Greg Miller has a story describing how little decent intelligence we’ve got on Syria. Now, Jeff Stein suggests that denials in the story of any CIA covert actions in the story are just an effort to knock down fairly widespread allegations that we are already intervening.
According to the Al-Manar news agency, a mouthpiece for Hezbollah, Homs has been crawling with U.S. and allied spies.
It said “a coordination office was established in Qatar under American-Gulf sponsorship. The office includes American, French, and Gulf – specifically from Qatar and Saudi Arabia – intelligence agents, as well as CIA, Mossad, and Blackwater agents and members of the Syrian Transitional Council.”
Not us, protested Israeli intelligence, through its unofficial mouthpiece, Debka File. “Recent reports confirm that British and Qatari Special forces are on the ground in the city of Homs, involved in training rebel forces as well as organizing the supply of weapons in liaison with the Turkish military.”
The Russians, meanwhile, were giving reports of Western intervention the full Phil Spector.
“A general in the opposition militia known as the Free Syria Army has told journalists that the rebels have received French and American military assistance…” Russia Today reported last week.“We now have weapons and anti-aircraft missiles and, God willing, with all of that we will defeat Bashar [President Assad],” it said.
Now, call me a cynic, but it seems entirely possible that the U.S. officials who talked with Miller were anxious to knock down such reports.
And the degree to which the article seems to deny we’ve managed things in Syria that we did in Libya–even while so many characteristics of our involvement in Syria do appear to be Libya 2.0, such as the cooperation with the UK and Qatar–makes me believe Stein is right.
But I’m just as interested in two of the main claims: that we’re relying on watching murky financial transfers and don’t have much HUMINT.
Consider, first, the article’s focus on financial transfers.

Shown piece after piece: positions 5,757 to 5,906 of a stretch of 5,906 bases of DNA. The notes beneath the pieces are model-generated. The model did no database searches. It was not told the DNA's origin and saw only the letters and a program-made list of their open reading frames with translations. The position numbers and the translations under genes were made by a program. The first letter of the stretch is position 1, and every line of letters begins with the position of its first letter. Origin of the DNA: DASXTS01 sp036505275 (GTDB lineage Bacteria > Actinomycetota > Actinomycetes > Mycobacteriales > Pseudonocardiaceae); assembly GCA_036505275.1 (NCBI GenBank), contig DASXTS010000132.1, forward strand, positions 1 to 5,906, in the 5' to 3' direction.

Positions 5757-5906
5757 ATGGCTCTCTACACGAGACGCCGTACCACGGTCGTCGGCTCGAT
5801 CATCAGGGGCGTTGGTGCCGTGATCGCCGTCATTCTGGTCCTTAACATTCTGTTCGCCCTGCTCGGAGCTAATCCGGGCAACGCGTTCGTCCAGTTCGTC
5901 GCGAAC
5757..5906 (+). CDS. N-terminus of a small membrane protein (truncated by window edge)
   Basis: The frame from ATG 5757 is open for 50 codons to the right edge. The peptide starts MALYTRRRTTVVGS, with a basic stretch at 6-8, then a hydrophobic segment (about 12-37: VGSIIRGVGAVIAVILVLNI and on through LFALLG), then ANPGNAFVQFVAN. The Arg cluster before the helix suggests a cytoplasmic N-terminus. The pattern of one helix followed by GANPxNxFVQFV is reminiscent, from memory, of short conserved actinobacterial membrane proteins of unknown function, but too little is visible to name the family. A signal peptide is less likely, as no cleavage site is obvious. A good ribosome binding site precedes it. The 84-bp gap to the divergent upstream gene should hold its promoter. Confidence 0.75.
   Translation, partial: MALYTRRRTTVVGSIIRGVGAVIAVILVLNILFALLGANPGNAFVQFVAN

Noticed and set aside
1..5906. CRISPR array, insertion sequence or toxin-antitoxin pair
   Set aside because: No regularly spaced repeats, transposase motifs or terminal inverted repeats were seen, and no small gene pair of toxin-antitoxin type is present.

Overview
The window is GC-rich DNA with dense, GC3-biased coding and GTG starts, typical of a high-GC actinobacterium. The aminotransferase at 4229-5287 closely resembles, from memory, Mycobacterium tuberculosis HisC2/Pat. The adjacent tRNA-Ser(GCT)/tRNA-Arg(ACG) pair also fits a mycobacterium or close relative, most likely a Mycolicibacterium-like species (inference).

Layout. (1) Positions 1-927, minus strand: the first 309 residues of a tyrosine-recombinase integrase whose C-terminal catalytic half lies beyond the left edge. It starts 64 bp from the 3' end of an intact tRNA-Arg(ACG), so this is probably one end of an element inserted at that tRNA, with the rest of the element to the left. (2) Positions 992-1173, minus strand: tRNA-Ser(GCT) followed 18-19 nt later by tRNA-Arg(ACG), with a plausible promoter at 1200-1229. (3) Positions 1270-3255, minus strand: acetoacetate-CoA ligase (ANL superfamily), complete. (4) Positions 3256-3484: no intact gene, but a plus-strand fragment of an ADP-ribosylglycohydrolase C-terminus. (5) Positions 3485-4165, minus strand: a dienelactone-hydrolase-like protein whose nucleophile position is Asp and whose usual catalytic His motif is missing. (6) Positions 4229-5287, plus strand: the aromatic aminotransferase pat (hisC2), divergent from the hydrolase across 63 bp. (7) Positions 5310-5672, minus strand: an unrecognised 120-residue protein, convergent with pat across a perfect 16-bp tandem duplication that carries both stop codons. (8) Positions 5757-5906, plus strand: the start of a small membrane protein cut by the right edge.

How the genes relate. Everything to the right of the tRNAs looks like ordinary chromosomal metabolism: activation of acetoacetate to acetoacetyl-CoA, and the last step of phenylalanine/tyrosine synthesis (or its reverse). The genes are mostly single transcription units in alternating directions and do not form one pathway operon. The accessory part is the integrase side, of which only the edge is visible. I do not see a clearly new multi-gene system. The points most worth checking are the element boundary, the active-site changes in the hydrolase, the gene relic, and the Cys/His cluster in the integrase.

Searching for any sign of splintering in Syria’s ruling class, the United States has tracked what it suspects is the transfer of millions of dollars in foreign accounts by elites with ties to President Bashar al-Assad.
But the flow of money is murky. U.S. intelligence officials said they cannot estimate the total amount and are still trying to assess what the transfers mean: Is Assad’s inner circle starting to fray, or are wealthy Syrians simply hedging their bets?
U.S. officials said the money transfers, which probably involve accounts in such countries as Dubai and Lebanon, are seen as potential flares of trouble for Assad. But analysts at the Treasury Department and other agencies have only shards of information on the flows and little ability to discern what they mean.
Treasury has had sanctions on Syria going back years, but it has slapped three new sets of sanctions on the country in the last year. As a money laundering suit against Lebanese businesses was announced last year, anonymous experts suggested Hezbollah was increasingly relying on money laundering to fund its activities. And, of course, we’re in the process of evicting Iran from the international banking system altogether.
Has the fact that we’ve been pushing Syria’s top leaders and its allies off the banking grid contributed to the fact that we’re seeing only “shards of information” about what they’re doing with their money now? Have we sanctioned Iran and its allies so deeply that we’ve also eliminated all the easiest ways to track their money?
And as to HUMINT, both Hezbollah and Iran have made a series of boasts about rolling up US-supported spies targeting them, reports anonymous officials confirmed with respect to Hezbollah late last year. Did this counterintelligence disaster extend into Syrian as well?
In any case, we’re largely relying on the intelligence of our Sunni allies (and–Miller doesn’t admit but Stein notes the obvious, Israel).
In Syria, where outgunned opposition elements have struggled to claim and hold territory, the CIA has been forced to rely on a network of sources concentrated in Damascus and assistance from the intelligence services of Arab allies.
Asked which partners are providing the most help, a former high-ranking CIA official said, “anybody who’s Sunni” and, therefore, likely to oppose the Shiite Assad regime. The former official pointed to Saudi Arabia, Turkey and Jordan in particular.
The challenge for the CIA increased when the United States shut its embassy in Damascus last month. The facility had provided diplomatic cover for agency officers and a base for intelligence-gathering operations inside Syria’s capital.
Admittedly, the problem here is in part that we lost our base of operations with the closing of the Embassy.
Clearly, one of the problems with our Syria intelligence stems from the disruptions within Syria itself (and our long history of distance from the country). But I wonder: as we inch closer and closer to war with Syrian and then Iran, are we burning up whatever intelligence we have on these countries?